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Vieux Carre - Eteronimie CD (album) cover

ETERONIMIE

Vieux Carre

 

Rock Progressivo Italiano

4.00 | 1 ratings

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andrea
Prog Reviewer
4 stars In 2012, after many years of work, Vieux Carré finally released a sophomore album titled "Eteronimie" (Heteronyms). The literary concept of heteronym was invented by Fernando Pessoa and refers to one or more imaginary characters created by a writer to write in different styles and in some way it describes the content of the album where you can find many different styles and characters giving life to the different tracks. In my opinion during the years the composition skills of the band have improved, this work is very rich in ideas, less derivative than the previous one and it's really worth listening to. By the way, the art cover reminds me of another independent band from Italy, Absenthia...

The complex opener "Relegazione"(Exile) is inspired by the life of the Latin poet Ovid. In 8 AD, Ovid was banished to Tomis, a city on the Black Sea now in Romania, by the exclusive intervention of the Emperor. Ovid wrote that the reason for his exile was carmen et error - "a poem and a mistake" - claiming that his crime was worse than murder, more harmful than poetry... "Beyond the walls of Time they sing my poems / Beyond moral my voice keeps on caressing your soul / Ingenio sic fuga parta meo...".

The melancholic "Terra Nova" is inspired by the ill-fated expedition to Antarctica led by Robert Falcon Scott (the expedition was also the subject of a 1948 film directed by Charles Frend, Scott of the Antarctic). It begins softly with an acoustic guitar arpeggio... "They arrived before us / I can already see the flag with the cross of the north...". The music and lyrics describe disappointment and dismal, the landscape is bleak and the long come back for the men of the expedition is sad, dangerous... "Farewell dreams of glory / I can't fight any more / How beautiful is to close my eyes and let the sleep come...".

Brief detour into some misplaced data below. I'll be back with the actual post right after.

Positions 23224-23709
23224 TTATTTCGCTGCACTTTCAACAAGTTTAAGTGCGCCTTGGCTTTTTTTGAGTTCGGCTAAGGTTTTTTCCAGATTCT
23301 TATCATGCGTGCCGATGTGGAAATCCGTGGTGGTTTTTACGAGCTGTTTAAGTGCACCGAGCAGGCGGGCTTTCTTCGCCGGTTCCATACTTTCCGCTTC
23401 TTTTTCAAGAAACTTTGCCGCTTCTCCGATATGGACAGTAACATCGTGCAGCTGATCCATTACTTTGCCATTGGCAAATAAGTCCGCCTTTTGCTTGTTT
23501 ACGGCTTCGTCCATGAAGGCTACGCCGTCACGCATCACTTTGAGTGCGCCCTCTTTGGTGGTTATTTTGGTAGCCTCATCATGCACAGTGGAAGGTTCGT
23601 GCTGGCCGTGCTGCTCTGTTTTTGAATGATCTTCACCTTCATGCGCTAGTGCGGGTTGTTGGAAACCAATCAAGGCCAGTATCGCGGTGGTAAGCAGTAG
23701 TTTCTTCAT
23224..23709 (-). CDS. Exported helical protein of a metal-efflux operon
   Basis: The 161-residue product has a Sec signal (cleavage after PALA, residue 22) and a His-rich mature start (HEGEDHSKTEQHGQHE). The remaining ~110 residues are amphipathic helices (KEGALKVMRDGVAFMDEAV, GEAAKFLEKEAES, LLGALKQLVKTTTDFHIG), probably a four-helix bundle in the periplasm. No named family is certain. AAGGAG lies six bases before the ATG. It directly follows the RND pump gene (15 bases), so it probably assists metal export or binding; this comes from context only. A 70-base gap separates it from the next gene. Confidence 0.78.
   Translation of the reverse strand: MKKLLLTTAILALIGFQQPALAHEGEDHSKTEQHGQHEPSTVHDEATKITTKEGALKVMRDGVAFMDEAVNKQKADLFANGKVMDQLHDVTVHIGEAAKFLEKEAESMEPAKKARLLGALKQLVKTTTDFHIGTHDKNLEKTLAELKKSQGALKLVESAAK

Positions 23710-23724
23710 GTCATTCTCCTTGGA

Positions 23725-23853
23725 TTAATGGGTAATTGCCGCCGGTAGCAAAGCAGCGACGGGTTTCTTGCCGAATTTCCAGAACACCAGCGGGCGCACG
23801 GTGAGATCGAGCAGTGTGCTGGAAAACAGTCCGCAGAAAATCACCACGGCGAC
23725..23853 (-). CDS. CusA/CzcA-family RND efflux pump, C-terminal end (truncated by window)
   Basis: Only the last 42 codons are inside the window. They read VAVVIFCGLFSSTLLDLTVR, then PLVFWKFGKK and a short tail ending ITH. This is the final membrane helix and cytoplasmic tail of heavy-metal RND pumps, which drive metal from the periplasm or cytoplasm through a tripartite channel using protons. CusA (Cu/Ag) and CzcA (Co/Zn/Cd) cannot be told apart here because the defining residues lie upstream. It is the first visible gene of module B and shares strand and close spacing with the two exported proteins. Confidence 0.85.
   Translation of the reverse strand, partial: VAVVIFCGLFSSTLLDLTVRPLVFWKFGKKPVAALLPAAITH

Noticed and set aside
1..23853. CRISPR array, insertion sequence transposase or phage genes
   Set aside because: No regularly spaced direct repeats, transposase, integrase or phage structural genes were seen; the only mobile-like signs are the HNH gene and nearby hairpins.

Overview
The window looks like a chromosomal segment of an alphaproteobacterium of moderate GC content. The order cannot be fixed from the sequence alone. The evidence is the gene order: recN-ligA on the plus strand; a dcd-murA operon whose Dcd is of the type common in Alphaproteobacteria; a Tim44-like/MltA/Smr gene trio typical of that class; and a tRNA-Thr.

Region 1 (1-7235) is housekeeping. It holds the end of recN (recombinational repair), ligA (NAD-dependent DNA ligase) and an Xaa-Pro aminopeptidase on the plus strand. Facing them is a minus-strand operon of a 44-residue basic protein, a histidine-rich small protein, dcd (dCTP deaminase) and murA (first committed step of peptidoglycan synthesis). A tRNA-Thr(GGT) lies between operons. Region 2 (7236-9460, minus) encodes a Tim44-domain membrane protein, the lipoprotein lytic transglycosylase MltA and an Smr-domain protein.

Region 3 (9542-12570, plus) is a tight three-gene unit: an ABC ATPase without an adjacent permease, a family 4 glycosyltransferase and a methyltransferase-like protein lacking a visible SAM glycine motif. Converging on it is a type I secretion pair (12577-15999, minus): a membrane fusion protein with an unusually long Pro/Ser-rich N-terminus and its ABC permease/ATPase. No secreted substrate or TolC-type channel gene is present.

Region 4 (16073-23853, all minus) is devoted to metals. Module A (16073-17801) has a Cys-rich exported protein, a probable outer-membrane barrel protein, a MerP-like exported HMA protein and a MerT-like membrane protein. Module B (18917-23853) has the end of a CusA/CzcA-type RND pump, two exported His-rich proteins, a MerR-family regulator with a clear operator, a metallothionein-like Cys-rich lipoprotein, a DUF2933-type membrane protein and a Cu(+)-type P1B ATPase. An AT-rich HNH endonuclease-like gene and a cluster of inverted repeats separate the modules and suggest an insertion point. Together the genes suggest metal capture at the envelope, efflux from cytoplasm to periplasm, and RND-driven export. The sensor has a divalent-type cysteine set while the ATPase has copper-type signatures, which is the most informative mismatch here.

"Praz!" features many changes in mood and rhythm. It's a complex track inspired by the life and work of eccentric Italian critic Mario Praz... "They say that my karma is ill-omened / That I sow conflagration and destruction / The fragments of other lives feed me / My identity is the glance of Medusa...".

"Il cardine storto" (The crooked hinge) begins with a nice piano intro, then the rhythm rises. It's an interesting track inspired by the work of the American writer of detective stories John Dickson Carr... "The art of the murderer is like the art of the conjurer / It consists in attracting your glance in the wrong place...".

"El Gabal" is a particular ballad inspired by the story of a homosexual Roman emperor, Elagabalus, and of his lover Hierocles. It begins softly and the mood is dreamy... "Come on, Hierocles, lay with me / Rest awhile, help me to dream...". A sax solo provided by the guest musician Enrico Battisti marks a change in mood and the romance turns into a slaughter... "They look at me with disgust / Because in my face there's the pride of the hetaeras... I can smell my blood / I fear the sun is going to leave me...".

"Evans" is a short instrumental for piano solo dedicated to Bill Evans. It leads to "Tenno", a nice track that could recall Franco Battiato and that is inspired by the childhood and youth of the Japanese film director Akira Kurosawa. Then comes "Ramo di lillà" (Lilac branch), another track dedicated to a famous film director, Sergei Eisenstein, an to his Mexican odyssey... "From human sacrifices to the haciendados of Porfirio Diaz / Look at me straight in the eyes / Que viva Mexico, it's the time of the uprising...".

"Inquietudine" (Restlessness) begins with a nice piano pattern and is jazzier. The lyrics are inspired by the life and work of Portuguese poet and writer Fernando Pessoa and some passages are taken from a poem titled Tabacaria... "I am nothing / I shall never be anything / I cannot wish to be anything / Aside from that, I have within me all the dreams of the world...". After a short pause, a delicate, dreamy hidden track inspired by the poetry of Samuel Taylor Coleridge concludes this excellent album.

andrea | 4/5 |

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